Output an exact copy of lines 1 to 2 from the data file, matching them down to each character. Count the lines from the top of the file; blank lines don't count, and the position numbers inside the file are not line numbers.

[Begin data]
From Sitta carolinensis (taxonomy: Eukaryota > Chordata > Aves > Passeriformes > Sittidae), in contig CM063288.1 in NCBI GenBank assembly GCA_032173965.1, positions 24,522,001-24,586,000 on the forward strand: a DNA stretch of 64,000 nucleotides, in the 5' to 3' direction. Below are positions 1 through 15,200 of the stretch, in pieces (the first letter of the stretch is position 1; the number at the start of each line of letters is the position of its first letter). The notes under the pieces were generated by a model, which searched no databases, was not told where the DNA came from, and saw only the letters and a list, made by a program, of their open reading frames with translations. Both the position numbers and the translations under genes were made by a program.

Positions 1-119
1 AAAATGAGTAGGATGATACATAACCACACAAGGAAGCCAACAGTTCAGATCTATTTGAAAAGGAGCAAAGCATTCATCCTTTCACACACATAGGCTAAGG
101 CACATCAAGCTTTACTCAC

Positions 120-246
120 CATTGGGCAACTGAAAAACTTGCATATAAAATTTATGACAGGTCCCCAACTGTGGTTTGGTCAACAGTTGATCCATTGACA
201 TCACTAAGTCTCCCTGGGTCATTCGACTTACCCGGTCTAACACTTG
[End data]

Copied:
From Sitta carolinensis (taxonomy: Eukaryota > Chordata > Aves > Passeriformes > Sittidae), in contig CM063288.1 in NCBI GenBank assembly GCA_032173965.1, positions 24,522,001-24,586,000 on the forward strand: a DNA stretch of 64,000 nucleotides, in the 5' to 3' direction. Below are positions 1 through 15,200 of the stretch, in pieces (the first letter of the stretch is position 1; the number at the start of each line of letters is the position of its first letter). The notes under the pieces were generated by a model, which searched no databases, was not told where the DNA came from, and saw only the letters and a list, made by a program, of their open reading frames with translations. Both the position numbers and the translations under genes were made by a program.

Positions 1-119